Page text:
There is nothing quite like ambition, and the Alternative Investment Market (Aim) is brimming with it. Last week, Kea Petroleum, a group based in New Zealand, said that it had bought a 10 per cent stake in an Australian- listed group, AWE, which gives it an interest in its first offshore asset, known as Tuatara-1.
The group has also raised £7m through its backers at the Canadian bank RBC to further fund development of its three onshore fields.
Admittedly, this is all pretty run-of-the-mill for an Aim-listed exploration outfit, but Kea has only been on the public markets for three months and argues that the deal with AWE is something of a game changer.
Kea's onshore assets are predicted to land as many as 200 barrels a day, assuming that all the guesswork is correct. AWE reckons that it is sitting on a pool of the black stuff that could yield as much as 80 million barrels a year, giving Kea 8 million barrels of its own. Of course, it is very early days and all sorts if things could go wrong, but so far, so good for the group.
"We are very pleased to enter into this joint venture with AWE, [which has] demonstrated [its] technical and commercial expertise by developing and operating the Tui oil field, which recently reported passing the milestone of 1,000 days of strong production, with some $3.5bn of revenues generated in that time," said Ian Gowrie-Smith, Kea's chairman.
"In the event that Tuatara-1 is successful, we have high confidence in their ability to bring a discovery into development in an expeditious and commercially effective manner and we look forward to partnering with them in this and other exploration ventures in the future."
For the last two or three years, the world of small caps has suffered, possibly more than ever before. Much ink has been spilt on the market's trials and tribulations, not least in this column.
But no measure of woe will ever prevent the great and the good of the small-cap sector having a good old knees-up, however, as it did last Wednesday night at the Plus awards.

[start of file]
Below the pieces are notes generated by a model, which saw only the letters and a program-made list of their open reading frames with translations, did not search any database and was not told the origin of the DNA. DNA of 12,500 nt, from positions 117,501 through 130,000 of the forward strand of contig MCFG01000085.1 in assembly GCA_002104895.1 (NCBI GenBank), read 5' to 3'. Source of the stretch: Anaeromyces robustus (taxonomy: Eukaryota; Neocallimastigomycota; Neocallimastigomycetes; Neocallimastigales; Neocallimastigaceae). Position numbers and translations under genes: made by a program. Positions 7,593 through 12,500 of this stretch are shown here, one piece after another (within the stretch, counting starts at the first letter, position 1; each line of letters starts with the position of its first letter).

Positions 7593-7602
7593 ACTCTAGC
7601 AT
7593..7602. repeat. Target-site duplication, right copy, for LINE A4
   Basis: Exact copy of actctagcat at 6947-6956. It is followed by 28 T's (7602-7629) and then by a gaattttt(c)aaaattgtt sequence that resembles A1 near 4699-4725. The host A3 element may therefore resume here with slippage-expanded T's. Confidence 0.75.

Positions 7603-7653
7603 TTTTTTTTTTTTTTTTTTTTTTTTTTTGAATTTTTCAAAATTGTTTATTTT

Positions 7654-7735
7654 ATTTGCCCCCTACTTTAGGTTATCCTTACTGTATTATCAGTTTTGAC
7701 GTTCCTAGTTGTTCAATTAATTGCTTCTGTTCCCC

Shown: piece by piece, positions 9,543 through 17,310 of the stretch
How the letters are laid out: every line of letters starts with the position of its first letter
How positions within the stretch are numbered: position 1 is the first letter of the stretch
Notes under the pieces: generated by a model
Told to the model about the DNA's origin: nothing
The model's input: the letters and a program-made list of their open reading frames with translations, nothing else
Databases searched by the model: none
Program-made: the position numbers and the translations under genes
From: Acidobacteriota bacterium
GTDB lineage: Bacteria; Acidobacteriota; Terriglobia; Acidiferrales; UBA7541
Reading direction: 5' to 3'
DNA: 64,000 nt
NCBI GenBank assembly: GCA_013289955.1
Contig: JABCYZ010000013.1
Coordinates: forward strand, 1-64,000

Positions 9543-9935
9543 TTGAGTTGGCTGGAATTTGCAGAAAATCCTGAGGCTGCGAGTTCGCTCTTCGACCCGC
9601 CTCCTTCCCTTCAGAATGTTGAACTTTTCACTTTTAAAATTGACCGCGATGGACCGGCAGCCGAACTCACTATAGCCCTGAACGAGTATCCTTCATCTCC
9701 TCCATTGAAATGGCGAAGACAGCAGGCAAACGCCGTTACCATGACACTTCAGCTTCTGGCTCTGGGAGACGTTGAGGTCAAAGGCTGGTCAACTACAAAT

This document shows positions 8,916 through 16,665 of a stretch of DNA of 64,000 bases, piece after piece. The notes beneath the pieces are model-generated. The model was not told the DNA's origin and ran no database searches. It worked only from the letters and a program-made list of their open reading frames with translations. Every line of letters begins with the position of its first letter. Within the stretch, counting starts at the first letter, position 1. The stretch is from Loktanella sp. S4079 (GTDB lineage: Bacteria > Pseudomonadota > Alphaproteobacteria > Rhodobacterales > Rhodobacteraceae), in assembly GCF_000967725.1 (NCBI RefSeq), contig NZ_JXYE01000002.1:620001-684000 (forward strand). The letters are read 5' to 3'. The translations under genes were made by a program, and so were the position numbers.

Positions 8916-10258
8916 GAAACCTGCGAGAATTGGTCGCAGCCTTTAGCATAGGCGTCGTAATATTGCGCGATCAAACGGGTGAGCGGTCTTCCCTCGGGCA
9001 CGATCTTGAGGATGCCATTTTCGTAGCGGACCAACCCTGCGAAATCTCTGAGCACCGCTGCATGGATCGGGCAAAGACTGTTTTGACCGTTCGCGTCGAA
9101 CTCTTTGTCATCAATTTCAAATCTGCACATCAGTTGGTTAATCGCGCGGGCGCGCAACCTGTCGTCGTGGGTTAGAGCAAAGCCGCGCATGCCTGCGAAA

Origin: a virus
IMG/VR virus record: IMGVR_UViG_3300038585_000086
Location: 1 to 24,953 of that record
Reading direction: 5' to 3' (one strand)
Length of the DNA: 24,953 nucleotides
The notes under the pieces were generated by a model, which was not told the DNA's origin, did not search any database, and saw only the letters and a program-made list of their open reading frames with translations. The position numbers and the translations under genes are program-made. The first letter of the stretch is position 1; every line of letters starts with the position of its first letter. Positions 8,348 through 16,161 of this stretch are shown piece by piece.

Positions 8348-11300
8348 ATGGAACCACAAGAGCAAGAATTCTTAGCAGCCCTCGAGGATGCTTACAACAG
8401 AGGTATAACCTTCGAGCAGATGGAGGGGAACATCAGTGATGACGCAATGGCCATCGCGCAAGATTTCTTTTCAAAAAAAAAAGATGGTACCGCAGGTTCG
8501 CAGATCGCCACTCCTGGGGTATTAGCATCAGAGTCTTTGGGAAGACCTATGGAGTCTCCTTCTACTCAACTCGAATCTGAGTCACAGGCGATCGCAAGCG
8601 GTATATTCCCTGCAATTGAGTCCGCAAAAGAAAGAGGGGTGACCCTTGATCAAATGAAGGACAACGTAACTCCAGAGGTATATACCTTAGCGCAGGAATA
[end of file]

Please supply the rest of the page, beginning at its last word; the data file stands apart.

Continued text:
Plus, the rival market to Aim, has been making great efforts, especially under its new chief executive, Cyril Theret, to market itself as an alternative to the major small-cap index. The group has been touring the country drumming up support among investors and looking out for potential new clients.
So to the awards: it was a good evening for Juliet Davenport, the chief executive of Good Energy Group, picked up the gong for best chief executive of the year for the second consecutive time, while the title of chairman of the year was bestowed on Graham Whitworth, of Sprue Aegis.
Plus's drive for more clients is needed if the nominations are anything to go by. Ms Davenport and Mr Whitworth's companies were multiple nominees, as was Chemistry Communications. Without taking anything away from these companies, there must be a wider pool of talent on the Plus market.
Aim-listed Brainspark has wasted no time in taking advantage of a thawing in economic conditions.
The investment group last week announced that it has put £2.1m into Cogeme, an Italian automotive parts maker, giving Brainspark a 6 per cent stake in the company. The news is interesting in itself: Cogeme, which makes the likes of turbochargers and fuel injections systems, made a profit of €3m last year, all with assets of €63m.
However, it is the speed with which Brainspark is throwing its money about that has interested small-cap investors, who have sent the group's shares up by about 130 per cent in the last 12 months.
The investment in Cogeme comes hot on the heels of Brainspark's £140,000 backing last month of another Aim-listed outfit, Indian Restaurants Group, and two months after it ploughed £1.5m into the Italian second division football club Ancona, an investment it has since increased.
Brainspark says that it pursuing a "dynamic strategy" to create a portfolio of media, leisure and entertainment companies, largely in Italy.
Despite the recent investments that have been covered in this column, the group regards its biggest asset as its stake in Mediapolis Investments, the Italian group that owns a site in northern Italy, which it plans for the development of a large theme park. Brainspark says that it "may be either a passive or active investor and [that its] investment rationale ranges from acquiring minority positions with strategic influence through to larger controlling positions."
So nothing ruled out really, then.Reuse content